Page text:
Put a white beard and red suit on Louis J. Pearlman and you might think you're looking at Santa Claus. But Pearlman, the man who launched the Backstreet Boys, sees himself instead, as the next Berry Gordy, the
Pearlman, a cousin to Art Garfunkel fame, had aspired to be a musician himself, but never made the cut. So he turend his attention to business, starting a company that operated advertising blimps. His fleet soon expanded from blimps to luxury jets, which he charted the likes of Michael Jackson, Paul McCartney and the Rolling Stones. The remains of a $950 million empire that now includes about a dozen companies.
One day, the 40-something executive noticed that the latest celebs to charter one of his plane for his whopping $250,000 price were a bunch of teenagers-- the New Kids On The Block. He wondered how this teen act could afford his rates. Cousin Art is the one that a group like New Kids On The Block was pulling in millions of dollars a year from album sales, concerts and merchindise. Checking out a New Kids concert himself, Pearlman became a true beliver in the power of teen pop. as he told Fort Worth Star Telegram,"I thought to myself,'I am on the wrong side of the business.'"
Although New Kids and other '80's bubblegum groups fizzeled out in the early '90s, Pearlman remained convinced that teen pop was the way to go. He relocated to Orlando (where he knew he could find a lot of talented young singers thanks to the presence of Disney World, Universal Studios, and Nickelodeon), hired former New Kids road Mangers, Johnny and Donna Wright, and began looking for the "next big thing".
He found them one day when three friends, Aj McLean, Howie Dourgouh, and Nick Carter, came in to audtion. Pearlman was impressed, but he offered some suggestions. First, he advised that they bring in two more members. When that was done, he gave them some songs and ran the quintet through their paces to make sure they worked well togther. Liking what he saw and heard, he signed the new group to an exclusive contract.
Musical Boot Camp
Trans Contential Media's Orlando headquarters--nicknamed "Boy Toy University"--has often been called boot camp for performers. It's an apt discription. Aspiring music artists make the cut at TransCon join a team where singing and dancing is considered seriuous buisenss--after all, millions of dollars are at stake.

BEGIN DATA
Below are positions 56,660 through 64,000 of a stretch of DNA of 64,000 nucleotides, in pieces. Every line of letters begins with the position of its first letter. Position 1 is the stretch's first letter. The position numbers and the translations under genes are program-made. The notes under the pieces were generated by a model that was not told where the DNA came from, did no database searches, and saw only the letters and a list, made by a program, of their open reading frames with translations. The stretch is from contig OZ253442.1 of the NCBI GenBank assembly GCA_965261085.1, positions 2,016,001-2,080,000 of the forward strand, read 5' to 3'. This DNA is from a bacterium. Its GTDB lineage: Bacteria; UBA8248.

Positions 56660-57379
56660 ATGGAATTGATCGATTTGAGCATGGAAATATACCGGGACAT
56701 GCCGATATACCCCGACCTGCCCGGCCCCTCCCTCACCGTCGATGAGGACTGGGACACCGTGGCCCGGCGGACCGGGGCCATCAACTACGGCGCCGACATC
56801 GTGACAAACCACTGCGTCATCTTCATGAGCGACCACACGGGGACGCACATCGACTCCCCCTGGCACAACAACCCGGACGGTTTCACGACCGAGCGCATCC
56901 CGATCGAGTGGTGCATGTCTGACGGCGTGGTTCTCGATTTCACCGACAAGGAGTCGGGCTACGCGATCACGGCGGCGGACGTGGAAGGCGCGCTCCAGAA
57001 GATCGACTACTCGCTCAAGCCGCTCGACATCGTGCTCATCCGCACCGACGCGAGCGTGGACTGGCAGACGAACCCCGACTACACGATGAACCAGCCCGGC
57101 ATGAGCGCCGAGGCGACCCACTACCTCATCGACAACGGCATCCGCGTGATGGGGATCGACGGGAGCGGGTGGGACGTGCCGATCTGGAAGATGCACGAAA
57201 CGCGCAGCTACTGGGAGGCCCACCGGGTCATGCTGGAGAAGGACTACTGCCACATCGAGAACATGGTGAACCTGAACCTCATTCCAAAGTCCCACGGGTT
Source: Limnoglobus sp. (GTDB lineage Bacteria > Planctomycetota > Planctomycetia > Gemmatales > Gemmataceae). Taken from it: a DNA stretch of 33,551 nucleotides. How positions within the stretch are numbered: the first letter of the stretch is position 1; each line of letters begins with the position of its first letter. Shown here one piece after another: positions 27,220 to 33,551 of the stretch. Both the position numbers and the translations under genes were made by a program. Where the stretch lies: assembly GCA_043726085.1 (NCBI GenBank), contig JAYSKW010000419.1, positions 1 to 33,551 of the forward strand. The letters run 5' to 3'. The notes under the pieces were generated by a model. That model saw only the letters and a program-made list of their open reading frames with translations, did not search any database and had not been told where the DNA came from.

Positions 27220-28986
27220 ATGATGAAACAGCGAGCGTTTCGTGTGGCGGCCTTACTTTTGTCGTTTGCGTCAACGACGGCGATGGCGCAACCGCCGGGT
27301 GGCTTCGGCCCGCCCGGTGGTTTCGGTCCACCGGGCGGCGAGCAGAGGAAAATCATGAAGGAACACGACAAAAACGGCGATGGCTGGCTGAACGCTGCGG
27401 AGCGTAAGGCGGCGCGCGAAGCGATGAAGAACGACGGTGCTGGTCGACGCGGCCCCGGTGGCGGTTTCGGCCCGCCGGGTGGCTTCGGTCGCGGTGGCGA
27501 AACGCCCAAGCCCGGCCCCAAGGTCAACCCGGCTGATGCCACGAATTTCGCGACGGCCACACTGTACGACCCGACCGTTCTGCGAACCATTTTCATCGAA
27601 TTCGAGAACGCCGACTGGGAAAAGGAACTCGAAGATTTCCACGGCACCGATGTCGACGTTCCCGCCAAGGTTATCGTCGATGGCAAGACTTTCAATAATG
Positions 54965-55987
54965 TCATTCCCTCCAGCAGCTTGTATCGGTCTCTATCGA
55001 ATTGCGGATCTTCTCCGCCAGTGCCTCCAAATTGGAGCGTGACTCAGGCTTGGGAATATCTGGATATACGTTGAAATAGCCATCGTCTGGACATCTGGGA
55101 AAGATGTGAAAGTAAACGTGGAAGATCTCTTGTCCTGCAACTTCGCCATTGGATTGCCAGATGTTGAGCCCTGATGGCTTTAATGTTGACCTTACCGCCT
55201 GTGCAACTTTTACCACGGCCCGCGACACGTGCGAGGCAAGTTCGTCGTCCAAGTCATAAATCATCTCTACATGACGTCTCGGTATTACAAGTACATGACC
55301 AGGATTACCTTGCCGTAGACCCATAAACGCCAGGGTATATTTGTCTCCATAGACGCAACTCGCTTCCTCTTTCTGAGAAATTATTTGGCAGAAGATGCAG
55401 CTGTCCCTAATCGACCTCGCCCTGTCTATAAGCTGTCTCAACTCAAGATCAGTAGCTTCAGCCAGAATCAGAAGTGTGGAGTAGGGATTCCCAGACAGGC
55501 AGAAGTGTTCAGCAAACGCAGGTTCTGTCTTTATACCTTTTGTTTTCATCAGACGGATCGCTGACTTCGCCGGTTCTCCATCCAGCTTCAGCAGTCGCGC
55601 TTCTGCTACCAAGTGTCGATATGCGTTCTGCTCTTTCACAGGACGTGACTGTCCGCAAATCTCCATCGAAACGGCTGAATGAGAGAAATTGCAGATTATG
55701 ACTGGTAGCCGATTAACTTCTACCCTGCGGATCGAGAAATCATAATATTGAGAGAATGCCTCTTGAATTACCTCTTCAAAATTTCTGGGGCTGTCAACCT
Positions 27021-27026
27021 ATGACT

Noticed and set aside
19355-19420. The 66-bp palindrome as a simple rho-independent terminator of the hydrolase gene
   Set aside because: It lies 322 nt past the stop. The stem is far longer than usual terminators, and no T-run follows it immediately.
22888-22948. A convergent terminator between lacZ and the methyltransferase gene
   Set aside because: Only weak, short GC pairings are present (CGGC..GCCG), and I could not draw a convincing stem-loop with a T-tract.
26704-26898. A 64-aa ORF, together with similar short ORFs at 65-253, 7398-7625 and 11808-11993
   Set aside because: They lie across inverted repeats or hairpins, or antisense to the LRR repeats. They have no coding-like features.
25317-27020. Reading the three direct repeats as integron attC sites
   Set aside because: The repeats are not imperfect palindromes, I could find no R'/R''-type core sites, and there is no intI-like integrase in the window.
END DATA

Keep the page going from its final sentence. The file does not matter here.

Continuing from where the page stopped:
"I think it is like a boot camp," Pearlman told The Times Newspapers. "These guys work under strenous condintion so that they are prepared for any eventuality. And that's what sucess in this business is all about."
Pearlman certainly knows about sucess-- though it has come with a price. As he's raised his profile, some of his changes have chafed at what they consider his unseemly credit-grabbing.
'Nysnc's Chris Kirkpatrick recently told entainment weekly," Lou said 'I'll put money behind you'. Now, somehow, this has turned into, 'He started us.' You can take it anyway you want, but I started the group."
Thre was also that nasty little lawsuit that brought The Backstreet Boys against Pearlman, which was settled out of court. Though the two sides have made amends and the Boys still refer to Pearlman as the "Sixth Backstreet Boy", the legal action and war of words have hurt. In the Fort Worth star telegram, Pearlman admitted that at times he missed the early days when the Backstreet Boys used to rehearse in his drafty blimp warehouse. "I paid all the bills," Pearlman said,"and I took all the risk, and they showed gratitude. It would be nice to have them as my five sons..instead, it was like five sons with lawyers in between."
Since Backstreet Boys qualitfy as businss partners instead of off-spring, Pearlman could maybe settle for daughters instead. Trans Contintal's "Big Poppa" is now raising a new gernation of pop bands that includes all-girl groups, and he's detirmend that he's not going to malke the same mistakes twice. So far, it seems to be working.
"He's giving a few lucky kids an opertunity to achive their dreams," Nikki DeCoach, of Pearlman's girl group Innosense, has said. Without Lou, we would be nowhere."
To him, that's music to his ears.